MERLIN (Methane Remote Sensing Lidar Mission): an Overview
1 Centre National d’Etudes Spatiales (CNES), 18 Av. E. Belin, 31401 Toulouse, FRANCE
2 Centre National d’Etudes Spatiales (CNES), 2 place Maurice Quentin, 75039 Paris, FRANCE
3 Deutsches Zentrum für Luft-und Raumfahrt (DLR), Königswinterer Str. 522-524, 53227 Bonn, GERMANY
4 Deutsches Zentrum für Luft-und Raumfahrt (DLR), Münchener Straße 20, 82234 Weßling, GERMANY
5 Laboratoire de Météorologie Dynamique (LMD), Ecole Polytechnique, 91128 Palaiseau, FRANCE
6 Laboratoire des Sciences du Climat et de l’Environnement (LSCE) 91198 Gif-sur-Yvette, FRANCE
Published online: 7 June 2016
The Methane Remote Sensing Lidar Mission (MERLIN), currently in phase B, is a joint cooperation between France and Germany on the development, launch and operation of a methane (CH4) monitoring satellite. MERLIN is focused on global measurements of the spatial and temporal gradients of atmospheric CH4, the second most anthropogenic gas, with a precision and accuracy sufficient to constrain Methane fluxes significantly better than with the current observation network.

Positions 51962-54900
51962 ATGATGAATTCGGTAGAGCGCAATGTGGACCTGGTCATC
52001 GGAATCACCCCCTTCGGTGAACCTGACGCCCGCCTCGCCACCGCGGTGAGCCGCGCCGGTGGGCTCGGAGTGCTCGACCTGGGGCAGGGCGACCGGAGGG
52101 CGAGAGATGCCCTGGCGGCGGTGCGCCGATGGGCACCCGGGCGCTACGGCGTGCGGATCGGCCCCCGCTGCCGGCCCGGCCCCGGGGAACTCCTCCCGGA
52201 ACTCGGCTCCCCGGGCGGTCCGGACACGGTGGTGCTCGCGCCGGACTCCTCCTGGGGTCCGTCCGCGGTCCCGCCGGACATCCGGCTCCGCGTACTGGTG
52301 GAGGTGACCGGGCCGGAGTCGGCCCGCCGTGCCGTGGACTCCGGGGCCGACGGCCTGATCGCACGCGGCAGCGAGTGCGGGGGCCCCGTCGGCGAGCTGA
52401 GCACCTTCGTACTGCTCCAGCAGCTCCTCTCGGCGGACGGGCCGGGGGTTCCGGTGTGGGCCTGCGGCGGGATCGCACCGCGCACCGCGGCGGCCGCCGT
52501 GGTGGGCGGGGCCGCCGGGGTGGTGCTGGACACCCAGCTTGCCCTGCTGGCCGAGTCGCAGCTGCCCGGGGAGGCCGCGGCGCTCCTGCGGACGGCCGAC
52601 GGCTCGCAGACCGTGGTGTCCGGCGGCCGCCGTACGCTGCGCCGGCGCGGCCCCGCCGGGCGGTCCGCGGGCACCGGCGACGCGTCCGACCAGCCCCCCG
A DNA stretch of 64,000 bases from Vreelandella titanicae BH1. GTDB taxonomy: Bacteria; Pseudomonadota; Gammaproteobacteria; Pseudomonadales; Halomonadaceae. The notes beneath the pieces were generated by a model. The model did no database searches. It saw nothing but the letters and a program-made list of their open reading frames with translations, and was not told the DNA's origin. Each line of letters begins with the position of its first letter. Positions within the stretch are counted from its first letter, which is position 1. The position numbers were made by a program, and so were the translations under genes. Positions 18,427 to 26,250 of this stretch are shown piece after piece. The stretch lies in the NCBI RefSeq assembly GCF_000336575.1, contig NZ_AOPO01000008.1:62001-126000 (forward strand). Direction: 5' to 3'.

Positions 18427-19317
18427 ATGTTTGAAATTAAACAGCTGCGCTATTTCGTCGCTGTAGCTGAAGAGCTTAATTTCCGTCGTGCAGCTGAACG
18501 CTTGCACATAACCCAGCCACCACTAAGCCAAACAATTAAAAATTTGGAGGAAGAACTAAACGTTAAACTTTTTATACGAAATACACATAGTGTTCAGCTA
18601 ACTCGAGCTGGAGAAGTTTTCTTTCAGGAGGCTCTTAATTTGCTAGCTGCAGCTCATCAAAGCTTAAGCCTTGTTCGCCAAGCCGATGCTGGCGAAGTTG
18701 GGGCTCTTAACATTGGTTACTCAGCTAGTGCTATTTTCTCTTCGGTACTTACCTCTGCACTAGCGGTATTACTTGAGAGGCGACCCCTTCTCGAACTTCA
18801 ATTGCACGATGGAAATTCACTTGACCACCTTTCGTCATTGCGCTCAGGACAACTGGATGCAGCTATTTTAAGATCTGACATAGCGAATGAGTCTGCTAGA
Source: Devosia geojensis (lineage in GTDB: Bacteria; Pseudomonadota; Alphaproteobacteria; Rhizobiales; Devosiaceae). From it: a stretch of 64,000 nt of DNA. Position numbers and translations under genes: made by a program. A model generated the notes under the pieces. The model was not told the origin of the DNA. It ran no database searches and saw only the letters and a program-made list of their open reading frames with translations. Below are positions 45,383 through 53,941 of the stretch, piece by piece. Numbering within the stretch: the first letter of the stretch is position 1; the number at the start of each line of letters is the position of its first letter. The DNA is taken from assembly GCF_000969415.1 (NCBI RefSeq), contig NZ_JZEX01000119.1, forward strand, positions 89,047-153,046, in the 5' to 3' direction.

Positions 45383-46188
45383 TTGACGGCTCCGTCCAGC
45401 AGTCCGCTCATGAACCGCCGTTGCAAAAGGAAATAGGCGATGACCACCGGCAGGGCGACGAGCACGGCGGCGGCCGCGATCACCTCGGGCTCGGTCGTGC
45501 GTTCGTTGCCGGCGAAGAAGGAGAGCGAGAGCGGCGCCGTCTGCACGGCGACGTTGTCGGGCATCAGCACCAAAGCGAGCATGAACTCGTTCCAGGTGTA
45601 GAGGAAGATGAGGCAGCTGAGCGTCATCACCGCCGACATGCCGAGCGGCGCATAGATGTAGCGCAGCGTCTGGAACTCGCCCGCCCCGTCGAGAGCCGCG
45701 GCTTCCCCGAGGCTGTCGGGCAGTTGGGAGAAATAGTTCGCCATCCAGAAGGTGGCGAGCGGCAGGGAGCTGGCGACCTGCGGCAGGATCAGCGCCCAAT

For the first time, measurements of atmospheric composition will be performed from space thanks to an IPDA (Integrated Path Differential Absorption) LIDAR (Light Detecting And Ranging). This payload is under the responsibility of the German space agency (DLR), while the platform (MYRIADE Evolutions product line) is developed by the French space agency (CNES). The IPDA technique relies on DIAL (Differential Absorption LIDAR) measurements using a pulsed laser emitting at two wavelengths, one wavelength accurately locked on a spectral feature of the methane absorption line, and the other wavelength free from absorption to be used as reference. This technique enables measurements in all seasons, at all latitudes. It also guarantees almost no contamination by aerosols or water vapour cross-sensitivity, and thus has the advantage of an extremely low level of systematic error on the dry-air column mixing ratio of CH4.
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